The trailing ?> are also not required and always the source for potential problems.


Idiot

cstuder wrote:Better language file handling
What's completely ridicolous though, is the current way of passing language strings from the file to the view. What's more boring than hundreds of lines like this:

Code: Select all
   $this->data['text_shipping_address'] = $this->language->get('text_shipping_address');
       $this->data['text_shipping_method'] = $this->language->get('text_shipping_method');
       $this->data['text_payment_address'] = $this->language->get('text_payment_address');
       $this->data['text_payment_method'] = $this->language->get('text_payment_method');
       $this->data['text_comment'] = $this->language->get('text_comment');
       $this->data['text_change'] = $this->language->get('text_change');
        $this->data['column_product'] = $this->language->get('column_product');
       $this->data['column_model'] = $this->language->get('column_model');
       $this->data['column_quantity'] = $this->language->get('column_quantity');
       $this->data['column_price'] = $this->language->get('column_price');
       $this->data['column_total'] = $this->language->get('column_total');





This is because i'm keeping each layer separate there by keeping the framework flexible. The language adds another layer to the application which causes longer development time. When I build other applications that don't require multiple languages which is 99% of the time.

cstuder wrote:First of all, since you're already using PHP in the templates, they could actually do this job for themselves. Otherwise, I suggest the following improvement: When loading a language file, return its contents directly. I.e.:

In system/library/language.php: Add the following line at the end of the load()-method:
Code: Select all
return $this->data;


Then in system/engine/loader.php: Modify the language()-method in the following way:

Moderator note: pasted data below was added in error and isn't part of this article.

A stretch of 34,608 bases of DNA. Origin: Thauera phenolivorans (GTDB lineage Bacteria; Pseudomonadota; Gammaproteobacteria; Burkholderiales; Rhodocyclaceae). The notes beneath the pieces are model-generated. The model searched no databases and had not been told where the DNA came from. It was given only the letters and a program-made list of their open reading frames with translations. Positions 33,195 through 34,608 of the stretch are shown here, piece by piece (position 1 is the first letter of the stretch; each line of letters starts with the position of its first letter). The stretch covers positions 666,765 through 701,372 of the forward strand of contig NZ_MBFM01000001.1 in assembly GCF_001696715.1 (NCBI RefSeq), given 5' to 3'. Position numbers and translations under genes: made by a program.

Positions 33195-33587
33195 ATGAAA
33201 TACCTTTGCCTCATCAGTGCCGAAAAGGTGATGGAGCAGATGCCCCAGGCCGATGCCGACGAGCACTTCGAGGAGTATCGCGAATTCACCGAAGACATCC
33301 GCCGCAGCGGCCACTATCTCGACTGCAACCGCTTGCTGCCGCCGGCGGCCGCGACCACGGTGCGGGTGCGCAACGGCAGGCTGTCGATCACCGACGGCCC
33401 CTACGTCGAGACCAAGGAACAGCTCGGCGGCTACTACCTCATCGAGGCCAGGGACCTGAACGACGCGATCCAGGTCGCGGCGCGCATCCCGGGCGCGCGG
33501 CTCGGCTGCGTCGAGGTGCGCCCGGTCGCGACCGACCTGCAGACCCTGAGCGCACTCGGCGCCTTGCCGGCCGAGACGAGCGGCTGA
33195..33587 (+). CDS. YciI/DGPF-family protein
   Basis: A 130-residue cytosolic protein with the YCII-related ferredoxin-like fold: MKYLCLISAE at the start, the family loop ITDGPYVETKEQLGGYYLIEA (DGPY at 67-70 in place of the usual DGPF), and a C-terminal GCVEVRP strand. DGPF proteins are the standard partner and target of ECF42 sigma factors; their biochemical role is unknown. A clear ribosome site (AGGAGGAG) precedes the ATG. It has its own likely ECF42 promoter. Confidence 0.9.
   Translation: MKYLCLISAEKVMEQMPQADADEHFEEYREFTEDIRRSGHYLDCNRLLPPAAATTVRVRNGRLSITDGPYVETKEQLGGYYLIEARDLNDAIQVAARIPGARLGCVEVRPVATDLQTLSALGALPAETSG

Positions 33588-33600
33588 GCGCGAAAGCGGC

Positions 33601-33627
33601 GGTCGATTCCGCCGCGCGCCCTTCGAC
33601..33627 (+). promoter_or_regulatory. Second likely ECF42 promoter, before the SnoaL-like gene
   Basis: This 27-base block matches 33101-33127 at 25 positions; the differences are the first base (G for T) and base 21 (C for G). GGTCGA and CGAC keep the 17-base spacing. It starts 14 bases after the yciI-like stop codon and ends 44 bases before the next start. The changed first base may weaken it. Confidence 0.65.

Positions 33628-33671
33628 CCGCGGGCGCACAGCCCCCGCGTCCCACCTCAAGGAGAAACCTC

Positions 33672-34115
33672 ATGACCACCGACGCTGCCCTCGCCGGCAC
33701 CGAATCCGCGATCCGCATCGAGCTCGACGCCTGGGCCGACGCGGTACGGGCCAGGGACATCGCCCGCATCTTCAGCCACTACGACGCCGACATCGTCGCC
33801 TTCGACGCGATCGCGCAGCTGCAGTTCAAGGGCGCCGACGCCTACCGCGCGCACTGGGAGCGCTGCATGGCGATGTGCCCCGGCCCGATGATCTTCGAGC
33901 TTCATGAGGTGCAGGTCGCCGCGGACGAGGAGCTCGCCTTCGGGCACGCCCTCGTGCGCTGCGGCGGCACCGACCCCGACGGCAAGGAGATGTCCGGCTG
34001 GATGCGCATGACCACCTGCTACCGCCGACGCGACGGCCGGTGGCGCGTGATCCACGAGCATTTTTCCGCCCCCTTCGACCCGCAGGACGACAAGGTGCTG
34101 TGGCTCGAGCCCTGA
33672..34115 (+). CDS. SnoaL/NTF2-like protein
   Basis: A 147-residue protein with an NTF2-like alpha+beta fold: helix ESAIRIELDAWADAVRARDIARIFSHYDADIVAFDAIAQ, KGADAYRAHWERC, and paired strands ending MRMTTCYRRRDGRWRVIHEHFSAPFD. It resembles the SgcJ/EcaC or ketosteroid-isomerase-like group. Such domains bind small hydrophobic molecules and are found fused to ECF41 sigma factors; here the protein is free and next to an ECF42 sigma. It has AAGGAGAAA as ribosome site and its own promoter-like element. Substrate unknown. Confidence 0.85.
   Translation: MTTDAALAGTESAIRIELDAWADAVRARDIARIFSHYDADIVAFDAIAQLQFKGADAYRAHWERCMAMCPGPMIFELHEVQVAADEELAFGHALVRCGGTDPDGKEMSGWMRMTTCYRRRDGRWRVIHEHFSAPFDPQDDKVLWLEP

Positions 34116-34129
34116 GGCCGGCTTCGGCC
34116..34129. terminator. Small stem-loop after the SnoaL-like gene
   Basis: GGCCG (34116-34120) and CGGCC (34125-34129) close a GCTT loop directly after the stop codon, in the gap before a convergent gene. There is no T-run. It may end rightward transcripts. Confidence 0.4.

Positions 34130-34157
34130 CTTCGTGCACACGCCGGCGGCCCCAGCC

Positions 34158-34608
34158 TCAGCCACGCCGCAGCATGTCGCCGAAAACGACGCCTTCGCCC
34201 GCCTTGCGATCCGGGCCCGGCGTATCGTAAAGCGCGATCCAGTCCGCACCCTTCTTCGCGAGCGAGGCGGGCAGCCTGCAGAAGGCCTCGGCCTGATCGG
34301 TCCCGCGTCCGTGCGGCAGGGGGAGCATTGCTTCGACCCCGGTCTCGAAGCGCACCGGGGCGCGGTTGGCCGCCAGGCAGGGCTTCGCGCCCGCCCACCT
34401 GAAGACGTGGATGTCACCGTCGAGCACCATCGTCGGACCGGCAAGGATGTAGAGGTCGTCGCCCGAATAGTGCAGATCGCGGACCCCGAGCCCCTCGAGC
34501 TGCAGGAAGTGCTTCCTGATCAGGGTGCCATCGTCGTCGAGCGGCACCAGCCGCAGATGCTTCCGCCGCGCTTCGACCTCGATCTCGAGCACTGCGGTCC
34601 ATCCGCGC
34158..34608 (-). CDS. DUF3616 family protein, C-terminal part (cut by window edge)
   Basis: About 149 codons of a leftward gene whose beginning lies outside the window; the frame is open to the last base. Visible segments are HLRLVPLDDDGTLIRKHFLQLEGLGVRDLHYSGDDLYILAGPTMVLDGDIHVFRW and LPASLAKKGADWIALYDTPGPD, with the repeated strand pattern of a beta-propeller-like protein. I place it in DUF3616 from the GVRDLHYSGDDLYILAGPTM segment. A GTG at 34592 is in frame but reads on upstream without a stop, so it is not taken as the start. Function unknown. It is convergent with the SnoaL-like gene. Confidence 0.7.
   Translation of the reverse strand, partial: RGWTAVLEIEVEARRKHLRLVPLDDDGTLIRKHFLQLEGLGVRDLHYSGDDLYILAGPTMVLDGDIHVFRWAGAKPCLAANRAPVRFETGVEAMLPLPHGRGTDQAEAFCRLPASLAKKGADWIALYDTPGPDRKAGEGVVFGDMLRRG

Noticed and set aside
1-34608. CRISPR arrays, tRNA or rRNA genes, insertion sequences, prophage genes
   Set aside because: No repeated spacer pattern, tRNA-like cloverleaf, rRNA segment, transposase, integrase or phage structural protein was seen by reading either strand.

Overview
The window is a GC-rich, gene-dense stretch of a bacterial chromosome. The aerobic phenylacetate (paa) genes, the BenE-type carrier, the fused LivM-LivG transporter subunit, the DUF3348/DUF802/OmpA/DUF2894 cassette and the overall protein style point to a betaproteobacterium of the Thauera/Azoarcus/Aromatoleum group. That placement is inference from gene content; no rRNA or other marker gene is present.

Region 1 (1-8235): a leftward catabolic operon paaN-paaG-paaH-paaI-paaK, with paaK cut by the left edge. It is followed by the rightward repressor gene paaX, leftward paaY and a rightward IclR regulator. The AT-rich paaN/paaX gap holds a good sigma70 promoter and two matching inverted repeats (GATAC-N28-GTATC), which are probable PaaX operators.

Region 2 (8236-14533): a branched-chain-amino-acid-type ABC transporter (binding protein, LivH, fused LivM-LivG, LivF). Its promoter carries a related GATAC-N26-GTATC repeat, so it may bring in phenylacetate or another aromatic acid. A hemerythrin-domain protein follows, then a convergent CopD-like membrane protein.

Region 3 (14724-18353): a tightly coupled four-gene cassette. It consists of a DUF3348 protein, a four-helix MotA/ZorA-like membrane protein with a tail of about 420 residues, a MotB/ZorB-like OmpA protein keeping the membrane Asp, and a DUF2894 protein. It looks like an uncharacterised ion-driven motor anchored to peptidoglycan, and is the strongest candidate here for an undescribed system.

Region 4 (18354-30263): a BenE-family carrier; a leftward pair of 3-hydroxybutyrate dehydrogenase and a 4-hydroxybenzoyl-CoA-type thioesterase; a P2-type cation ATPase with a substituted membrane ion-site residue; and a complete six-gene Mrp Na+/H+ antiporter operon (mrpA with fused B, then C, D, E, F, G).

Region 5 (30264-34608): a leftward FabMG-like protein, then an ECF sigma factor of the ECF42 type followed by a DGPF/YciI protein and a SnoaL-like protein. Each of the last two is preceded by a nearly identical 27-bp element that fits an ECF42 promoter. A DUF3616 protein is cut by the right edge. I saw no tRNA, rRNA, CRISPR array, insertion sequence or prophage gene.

Code: Select all
   /**
    * Load language file
    *
    * Returns all currently loaded strings
    *
    * @param string $language
    * @return array $data
    */
   public function language($language) {
      return $this->language->load($language);
   }


Now, in your controller, you can pass all language strings to the view directly and save millions of keystrokes:
Code: Select all
$this->data = array_merge($this->data, $this->load->language('payment/' . $this->modulename));



Wrong. I have already gone down this root and unseen problems occur that I can not remember off the top of my head at the moment. Better way is to use the language object directly in the view!

cstuder wrote:Security in custom modules
I stumbled across some controller code in the payment modules (Search for hasPermission) where the payment module itself is checking the required authorisation. Huh? That's not a job of the module, that's a job for the framework.


no its not! not all applications require authorisation. Its application specific thereby shoudl not be included int he framework. I don;t know where you get this rubish from. there is no MVC diagrams that show an authorisation layer. Besides there are so many different types of authorisation that might be required its got to be done at application level.

cstuder wrote:Database design
If you're already HTML-encoding all special characters before passing them into the database, then please make the varchar-fields larger: An é becomes é (7 characters) and if you're using VARCHAR(32), well, the available place runs out pretty quickly. Plus the error message is non-sensical: It complains about a string which is cleary fitting into the constraints.


ok true. not hard to fix in future releases.

cstuder wrote:HTML and CSS
The default template looks very nice, but there are some weird chunks of Javascript lying around (Why submit forms by Javascript when a simple button would do too?). Plus a lot of styling tags in the HTML source where it doesn't belong. Additionaly, class names like div1, div2 etc. are rather confusing.

The CSS is clean, though, as far as I can see.


If you want and expanding button with rounded corners you have to use CSS buttons and not the standard form buttons. Come on! this is simple stuff.